The official government and church-run policy of forcibly removing the newborn babies of single mothers and adopting them out to married couples was widespread in the latter half of the 20th Century in Tasmania.
Unwed mothers were told their babies would be better off without them.
The pain this separation caused lingers to this day.
Tens of thousands of mothers and children across Australia were illegally separated at birth and their records sealed. These women spent their lives feeling the guilt and shame of giving up their babies. Their children suffered loss, confusion and pain all their lives. Many would never be reunited with their mothers. They would never know that love.
While nothing can bring back the years denied mothers and their children, acknowledging the wrongs perpetrated by the state on its citizens can begin a healing process. When a Senate Inquiry recommended an official apology, from each Australian jurisdiction, to those affected by forced adoptions, the Tasmanian Greens called for this formal apology in the Tasmanian Parliament.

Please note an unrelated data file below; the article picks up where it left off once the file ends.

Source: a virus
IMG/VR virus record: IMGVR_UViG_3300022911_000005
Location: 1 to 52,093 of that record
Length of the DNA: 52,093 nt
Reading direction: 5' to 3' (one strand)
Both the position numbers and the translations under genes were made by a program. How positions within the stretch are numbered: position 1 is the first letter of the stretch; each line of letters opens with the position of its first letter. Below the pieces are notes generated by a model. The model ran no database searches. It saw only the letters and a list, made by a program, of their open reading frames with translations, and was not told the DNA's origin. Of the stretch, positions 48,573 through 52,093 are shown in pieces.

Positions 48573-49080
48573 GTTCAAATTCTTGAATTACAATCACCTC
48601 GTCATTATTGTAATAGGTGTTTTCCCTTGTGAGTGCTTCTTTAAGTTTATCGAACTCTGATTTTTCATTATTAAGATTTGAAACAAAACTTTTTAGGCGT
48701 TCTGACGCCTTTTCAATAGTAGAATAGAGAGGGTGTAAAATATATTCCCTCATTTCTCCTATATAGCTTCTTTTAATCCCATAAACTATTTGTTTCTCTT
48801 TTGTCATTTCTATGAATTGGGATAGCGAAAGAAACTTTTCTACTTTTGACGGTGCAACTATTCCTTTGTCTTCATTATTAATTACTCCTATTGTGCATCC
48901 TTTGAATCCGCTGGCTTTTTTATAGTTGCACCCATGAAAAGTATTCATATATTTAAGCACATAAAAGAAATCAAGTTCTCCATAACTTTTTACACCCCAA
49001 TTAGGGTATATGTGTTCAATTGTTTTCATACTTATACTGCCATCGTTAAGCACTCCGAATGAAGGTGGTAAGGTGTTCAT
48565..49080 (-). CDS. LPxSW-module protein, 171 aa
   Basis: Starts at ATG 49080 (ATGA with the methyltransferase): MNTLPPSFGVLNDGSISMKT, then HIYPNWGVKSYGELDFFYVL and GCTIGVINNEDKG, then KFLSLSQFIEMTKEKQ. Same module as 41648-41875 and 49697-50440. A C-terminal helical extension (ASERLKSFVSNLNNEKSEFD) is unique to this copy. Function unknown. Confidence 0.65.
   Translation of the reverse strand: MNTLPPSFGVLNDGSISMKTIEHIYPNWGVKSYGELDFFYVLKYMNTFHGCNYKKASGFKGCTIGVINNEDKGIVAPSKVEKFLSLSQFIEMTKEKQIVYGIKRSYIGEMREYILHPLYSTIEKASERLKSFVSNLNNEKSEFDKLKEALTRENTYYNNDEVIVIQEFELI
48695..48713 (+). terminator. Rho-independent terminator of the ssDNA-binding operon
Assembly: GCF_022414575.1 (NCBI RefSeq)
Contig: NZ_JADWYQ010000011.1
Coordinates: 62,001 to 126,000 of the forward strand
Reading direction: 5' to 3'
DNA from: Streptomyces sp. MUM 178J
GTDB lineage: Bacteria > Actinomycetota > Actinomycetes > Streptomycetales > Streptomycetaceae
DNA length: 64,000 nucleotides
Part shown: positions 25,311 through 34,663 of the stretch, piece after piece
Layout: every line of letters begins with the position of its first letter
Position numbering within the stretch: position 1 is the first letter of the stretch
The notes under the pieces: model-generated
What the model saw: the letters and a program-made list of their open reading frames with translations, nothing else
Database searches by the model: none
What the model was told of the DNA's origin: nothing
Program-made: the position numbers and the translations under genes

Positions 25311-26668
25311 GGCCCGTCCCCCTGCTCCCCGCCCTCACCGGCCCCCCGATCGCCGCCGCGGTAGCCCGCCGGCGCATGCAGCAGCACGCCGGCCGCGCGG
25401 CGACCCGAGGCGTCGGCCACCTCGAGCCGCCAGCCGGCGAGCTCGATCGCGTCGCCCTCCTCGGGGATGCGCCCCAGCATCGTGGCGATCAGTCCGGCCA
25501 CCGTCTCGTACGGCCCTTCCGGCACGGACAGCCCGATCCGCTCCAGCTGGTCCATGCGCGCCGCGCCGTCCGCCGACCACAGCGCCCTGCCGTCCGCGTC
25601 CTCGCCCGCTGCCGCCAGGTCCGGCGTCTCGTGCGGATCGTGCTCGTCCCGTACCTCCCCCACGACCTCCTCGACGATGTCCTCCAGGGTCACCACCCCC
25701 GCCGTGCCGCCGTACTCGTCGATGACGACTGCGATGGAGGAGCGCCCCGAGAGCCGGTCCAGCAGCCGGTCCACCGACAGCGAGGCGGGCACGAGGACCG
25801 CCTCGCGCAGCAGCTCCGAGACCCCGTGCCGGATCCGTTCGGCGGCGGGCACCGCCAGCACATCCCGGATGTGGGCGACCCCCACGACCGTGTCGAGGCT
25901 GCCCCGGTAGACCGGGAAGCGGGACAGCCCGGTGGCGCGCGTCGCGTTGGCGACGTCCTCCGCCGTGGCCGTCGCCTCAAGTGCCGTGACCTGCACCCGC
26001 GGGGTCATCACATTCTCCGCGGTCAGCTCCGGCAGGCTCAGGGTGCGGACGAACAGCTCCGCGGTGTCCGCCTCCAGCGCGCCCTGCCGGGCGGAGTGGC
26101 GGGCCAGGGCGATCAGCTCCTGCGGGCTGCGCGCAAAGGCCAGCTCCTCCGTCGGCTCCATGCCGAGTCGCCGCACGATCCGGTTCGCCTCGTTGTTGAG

The Tasmanian Greens recognised that 'sorry' can be a very powerful word and that it would mean much to families torn apart by the past forced adoptions' policy. We highlighted the importance of an apology to the victims in the Tasmanian Parliament and continued to press the case until the day it was delivered to a crowded and deeply emotional Public Gallery.
While there is more to be done for those affected by the unjust, unlawful adoption practices of the past, Tasmania's apology was an important step for many of those whose lives were damaged by the harsh and judgmental morality of the times.
In a power-sharing Parliament, the Greens worked cooperatively to ensure victims of past forced adoptions were given the recognition that they did no wrong.